Label found in the box in whcih the hunting coat had long been stored.

This handwritten label was in the box in which the hunting coat had long been stored. It revealed the provenance of the artefact, which had previously been unknown to me.

However, this was not the end of the surprises that I had in store. As I proceeded to revisit and re-examine the hunting whip, then still quite recently purchased, I was amazed to discover that the silver ferrule on this stylised accessory was inscribed as follows:

‘J. L–W // Tabley House // Cheshire // 1928’

In a remarkable coincidence I had purchased an object for inclusion in the MERL collection that was linked by its own object biography to a house that had earlier connections to my own familial heritage. Neil and I agreed that the Cheshire connections alone were sufficient to justify incorporating these intriguing objects and that the link between them, which was also centred on the importance of  ‘place’ in interpreting material culture, simply served to enhance the valuable part they could play in the exhibition. Plus, of course, the hunting pinks looked visually striking!

The importance of A Sense of Place in understanding the history of these objects, as well as the impetus and inspiration behind Tunnicliffe’s huntsman image, is clear. This area oif exploration is the subject of another project currently underway at the Museum, and about which my colleagues and I have also been blogging. If you are interested then why not check out this ongoing discussion or pay a visit to the exhibition and take a look at the whip and jacket on display.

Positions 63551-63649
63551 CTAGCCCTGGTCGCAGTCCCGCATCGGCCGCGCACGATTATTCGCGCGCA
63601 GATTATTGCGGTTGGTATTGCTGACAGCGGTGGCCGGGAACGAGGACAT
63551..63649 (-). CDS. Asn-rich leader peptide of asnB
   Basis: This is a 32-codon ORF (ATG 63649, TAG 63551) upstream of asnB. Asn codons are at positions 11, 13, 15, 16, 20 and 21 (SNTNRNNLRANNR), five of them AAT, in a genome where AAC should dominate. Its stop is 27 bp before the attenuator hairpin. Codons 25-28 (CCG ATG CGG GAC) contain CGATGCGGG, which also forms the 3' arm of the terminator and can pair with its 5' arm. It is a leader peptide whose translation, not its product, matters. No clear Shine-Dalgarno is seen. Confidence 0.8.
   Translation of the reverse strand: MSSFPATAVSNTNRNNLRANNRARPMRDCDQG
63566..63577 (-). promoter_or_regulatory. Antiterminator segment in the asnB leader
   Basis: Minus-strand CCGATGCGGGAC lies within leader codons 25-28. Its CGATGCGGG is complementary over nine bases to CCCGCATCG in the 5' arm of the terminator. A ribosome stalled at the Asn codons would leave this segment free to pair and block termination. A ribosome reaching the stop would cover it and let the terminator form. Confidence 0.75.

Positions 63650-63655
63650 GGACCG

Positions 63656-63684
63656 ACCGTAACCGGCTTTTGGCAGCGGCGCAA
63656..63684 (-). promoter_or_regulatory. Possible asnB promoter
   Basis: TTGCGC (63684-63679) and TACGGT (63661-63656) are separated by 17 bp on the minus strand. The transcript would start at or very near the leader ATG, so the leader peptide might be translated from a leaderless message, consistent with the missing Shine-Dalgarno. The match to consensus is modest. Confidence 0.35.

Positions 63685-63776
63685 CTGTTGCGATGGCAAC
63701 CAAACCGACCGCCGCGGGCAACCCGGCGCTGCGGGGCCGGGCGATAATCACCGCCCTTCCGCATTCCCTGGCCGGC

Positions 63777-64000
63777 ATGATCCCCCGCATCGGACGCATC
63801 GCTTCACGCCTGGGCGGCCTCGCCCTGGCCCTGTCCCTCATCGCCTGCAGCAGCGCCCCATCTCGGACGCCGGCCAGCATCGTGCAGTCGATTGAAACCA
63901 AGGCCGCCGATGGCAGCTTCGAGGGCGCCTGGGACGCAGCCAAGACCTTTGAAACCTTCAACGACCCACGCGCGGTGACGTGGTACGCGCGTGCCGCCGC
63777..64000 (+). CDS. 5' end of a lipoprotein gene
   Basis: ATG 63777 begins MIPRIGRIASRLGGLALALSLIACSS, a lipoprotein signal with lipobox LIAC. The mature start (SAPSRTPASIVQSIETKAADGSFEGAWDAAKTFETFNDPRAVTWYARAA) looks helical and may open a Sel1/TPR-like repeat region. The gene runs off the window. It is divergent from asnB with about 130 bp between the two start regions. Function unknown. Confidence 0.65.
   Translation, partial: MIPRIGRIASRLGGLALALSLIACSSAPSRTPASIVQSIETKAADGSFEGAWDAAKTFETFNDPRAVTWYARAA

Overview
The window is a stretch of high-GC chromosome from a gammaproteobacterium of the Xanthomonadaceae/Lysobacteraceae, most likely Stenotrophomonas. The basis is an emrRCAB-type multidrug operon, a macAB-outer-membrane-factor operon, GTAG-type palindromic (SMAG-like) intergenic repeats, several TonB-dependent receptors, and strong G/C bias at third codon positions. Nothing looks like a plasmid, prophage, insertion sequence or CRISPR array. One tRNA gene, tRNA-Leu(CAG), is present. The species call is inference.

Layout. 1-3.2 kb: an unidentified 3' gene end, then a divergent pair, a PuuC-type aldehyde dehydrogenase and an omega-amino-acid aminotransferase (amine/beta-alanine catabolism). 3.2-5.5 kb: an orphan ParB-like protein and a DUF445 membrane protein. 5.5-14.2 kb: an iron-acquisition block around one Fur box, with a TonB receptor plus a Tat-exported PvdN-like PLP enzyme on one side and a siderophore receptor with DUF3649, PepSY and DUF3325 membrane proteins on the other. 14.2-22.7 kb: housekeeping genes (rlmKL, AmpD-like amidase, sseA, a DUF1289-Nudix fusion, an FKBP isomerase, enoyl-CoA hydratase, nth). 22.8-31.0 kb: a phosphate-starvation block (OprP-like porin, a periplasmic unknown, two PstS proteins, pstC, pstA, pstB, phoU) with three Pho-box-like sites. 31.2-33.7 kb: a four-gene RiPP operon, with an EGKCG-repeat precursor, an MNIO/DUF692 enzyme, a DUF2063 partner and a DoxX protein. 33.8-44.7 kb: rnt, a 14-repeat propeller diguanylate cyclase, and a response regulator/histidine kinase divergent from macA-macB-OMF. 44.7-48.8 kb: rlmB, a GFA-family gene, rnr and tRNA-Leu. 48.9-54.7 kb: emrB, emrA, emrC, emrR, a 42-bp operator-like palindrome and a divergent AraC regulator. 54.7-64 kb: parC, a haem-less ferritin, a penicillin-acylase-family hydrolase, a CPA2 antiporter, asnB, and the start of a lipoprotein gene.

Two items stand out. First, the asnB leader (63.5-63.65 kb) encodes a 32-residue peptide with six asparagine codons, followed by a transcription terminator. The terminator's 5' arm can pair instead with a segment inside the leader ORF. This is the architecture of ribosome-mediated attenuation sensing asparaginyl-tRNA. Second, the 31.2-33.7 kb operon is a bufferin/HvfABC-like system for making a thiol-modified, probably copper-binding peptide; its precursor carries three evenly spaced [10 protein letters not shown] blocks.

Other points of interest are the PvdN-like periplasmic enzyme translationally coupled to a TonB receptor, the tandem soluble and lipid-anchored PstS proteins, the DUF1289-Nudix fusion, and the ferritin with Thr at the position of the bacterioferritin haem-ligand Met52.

The engraved ferrule on the hunting whip.

The engraved ferrule on the hunting whip, which reveals a link to Tabley House, Cheshire.

Objects on display in the exhibition, including the red coat.

Objects on display in the exhibition, including the red coat, as used to provide an artefactual understanding of the huntsman image.

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The appeal of Ladybird books as collectible items is well known, with specialist websites and blogs such as The Wee Web and Vintage Ladybird Books offering a growing wealth of online and detailed information on the volumes available and on the history of this rich strand of children’s literature and publishing history. In terms of the biographies of individual copies of Ladybird books many of these will find themselves in the hands of collectors at some point in their lifetimes. The copies we have borrowed for the exhibition are no exception.

The Tunnicliffe collector's book shelves

This photo shows the book shelves of Tunnicliffe collector Lionel Kelly, whose personal holdings include earlye ditions of many works illustrated by the artist.

We have on display a copy of the first edition of the Autumn volume that has been kindly lent by Lionel Kelly, a former academic who worked for many years in the Department of English here at the University of Reading. Like numerous other scholars of literature, Lionel was an enthusiastic book collector for many years. When he retired he became especially keen on the work of Charles Tunnicliffe and began collecting early editions of books that had been illustrated by him. This, of course, included copies from the What to Look For series.